Autophysiopsychic is probably the single album that many Yusef Lateef fans either love or hate the most. Along with guest soloist Art Farmer on flugelhorn, guitarist Eric Gale, keyboardist Cliff Carter, drummer Jim Madison and bassist Gary King (except for "Sister Mamie," which features Steve Gadd and Alex Blake respectively), "Teefski" romps through five fat slices of original funk that have far more in common with the sounds of Chocolate City than with the bop sounds of 52nd Street. Autophysiopsychic is awash in the soft soul-funk-jazz sound typical of Creed Taylor's (CTI) productions in the 1970s.
Quite an unusual album from Grant Green – a record that's quite different than his earlier records for Blue Note, but still pretty darn great overall! Grant's working here in a large group – Kudu style – with arrangements by David Matthews, but a sound that's still pretty lean overall! There's a fair bit of great players in the lineup – including Jon Faddis on trumpet, Hubert Laws on flute, and Joe Farrell on tenor – and the horns soar out nicely to set the scene over some tightly stepping backings – all served up with plenty of room for Grant to solo spaciously on guitar! The title track – "The Main Attraction" – is nearly 20 minutes long – and the other two tracks, "Creature" and "Future Feature", both approach the 10 minute mark themselves!
Akira Jimbo, also seen as Akira Jinbo (神保 彰 Jimbo Akira), born February 27, 1959 in Tokyo, Japan) is a Japanese freelance jazz fusion drummer who is famous for his drumming independence and fusion of electronic drum technology and acoustic drums. Aside from his solo work, he is also the drummer in the Japanese jazz fusion band Casiopea and has participated in various side projects with other musicians, including Keiko Matsui, Shambara, bassist Brian Bromberg. He is the main product presenter of Yamaha Drums Japan.
One of Lonnie Smith's rarest albums – and one of the most obscure records on the landmark Kudu label! The set is one of Smith's most far-reaching from the 70s – a bit in the mode of his earlier records for Blue Note, but with a slightly sweeter quality that shows the shift to Kudu – where Lonnie's Hammond had lost none of its grooving power!
Reissue features the high-fidelity Blu-spec CD format (compatible with standard CD players) and the latest remastering. Smooth and silky jazz funk from trombonist Urbie Green – a record that's much more in a mainstream R&B fusion mode than his earlier work – yet also arranged by David Matthews in a soulful style that still keeps things pretty real on the best cuts! The group's a good one for the mellow groove of the material – and includes Mike Mainieri on keyboards, Eric Gale on guitar, Jeremy Steig on flute, and Toots Thielemans laying down a bit of harmonica – all kicking back in classic 70s CTI styles. Titles include the nice modal groover "Mertensia", plus "Manteca", "Foxglove Suite", "Another Star", and "Goodbye".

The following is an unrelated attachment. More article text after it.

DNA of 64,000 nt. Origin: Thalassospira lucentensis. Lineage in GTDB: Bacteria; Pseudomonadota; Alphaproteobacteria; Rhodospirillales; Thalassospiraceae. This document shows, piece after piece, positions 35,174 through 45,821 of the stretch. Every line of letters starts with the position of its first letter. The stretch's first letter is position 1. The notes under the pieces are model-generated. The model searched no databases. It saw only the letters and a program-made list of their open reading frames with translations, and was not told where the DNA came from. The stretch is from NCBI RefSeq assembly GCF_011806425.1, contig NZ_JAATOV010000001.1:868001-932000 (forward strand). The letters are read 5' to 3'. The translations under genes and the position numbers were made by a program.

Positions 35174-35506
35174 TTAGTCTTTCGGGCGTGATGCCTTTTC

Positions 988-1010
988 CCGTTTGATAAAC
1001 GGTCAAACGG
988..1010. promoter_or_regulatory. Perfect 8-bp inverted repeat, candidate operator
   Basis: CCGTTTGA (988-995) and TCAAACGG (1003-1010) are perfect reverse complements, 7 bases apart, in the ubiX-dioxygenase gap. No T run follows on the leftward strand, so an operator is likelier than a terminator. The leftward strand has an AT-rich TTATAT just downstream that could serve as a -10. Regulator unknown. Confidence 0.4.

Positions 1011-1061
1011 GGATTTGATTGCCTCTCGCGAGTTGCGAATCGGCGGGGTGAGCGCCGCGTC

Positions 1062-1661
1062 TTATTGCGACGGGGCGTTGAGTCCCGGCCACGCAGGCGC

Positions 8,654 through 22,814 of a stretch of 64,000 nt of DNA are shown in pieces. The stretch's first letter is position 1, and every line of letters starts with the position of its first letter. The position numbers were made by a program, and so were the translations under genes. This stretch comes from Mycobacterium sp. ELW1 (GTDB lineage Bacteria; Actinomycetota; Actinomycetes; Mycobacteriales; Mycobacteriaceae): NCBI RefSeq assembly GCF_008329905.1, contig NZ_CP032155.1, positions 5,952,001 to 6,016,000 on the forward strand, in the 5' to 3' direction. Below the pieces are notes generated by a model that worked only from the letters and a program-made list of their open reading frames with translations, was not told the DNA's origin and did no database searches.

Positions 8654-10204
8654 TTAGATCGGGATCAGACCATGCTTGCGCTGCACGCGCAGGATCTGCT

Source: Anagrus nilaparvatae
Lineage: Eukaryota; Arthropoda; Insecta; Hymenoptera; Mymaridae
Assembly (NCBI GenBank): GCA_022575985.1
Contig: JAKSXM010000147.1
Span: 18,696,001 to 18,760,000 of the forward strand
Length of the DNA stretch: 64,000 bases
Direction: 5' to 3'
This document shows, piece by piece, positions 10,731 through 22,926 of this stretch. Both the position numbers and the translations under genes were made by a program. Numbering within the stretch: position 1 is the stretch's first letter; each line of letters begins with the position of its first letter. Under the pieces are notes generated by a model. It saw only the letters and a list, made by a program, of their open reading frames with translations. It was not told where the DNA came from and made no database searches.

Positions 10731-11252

Reissue features the high-fidelity Blu-spec CD format (compatible with standard CD players) and the latest remastering. Exposing a jazz purist to most recordings involving Fonce and Larry Mizell is much like shoving a vampire into daylight. Gambler's Life, the first of two Johnny "Hammond" Smith albums featuring the brothers' ambitious handiwork, isn't an exception. Watch a purist seek shelter in his dank cave whenever this album is within earshot. Smith switches to Fender Rhodes for most of the material, and the Mizells bring their ARPs, spirited if unpolished group vocal arrangements, wah-wah guitars, and soaring instrumental arrangements made to shine on the dancefloor. Strong throughout, the album runs as efficiently and as sweetly as any other groove-heavy album of its time.
Supremely heavy work from organist Leon Spencer – one of his classic jazz funk sessions for Prestige Records, and a record that shows him opening up his sound a bit more than before! The album has Spencer working in a few different lineups – some with small groups that feature Melvin Sparks on guitar and Idris Muhammad on drums – others with some slightly larger instrumentation and even a bit of strings, used in a sophisticatedly soulful style that reminds us a bit of CTI or Kudu backings of the time!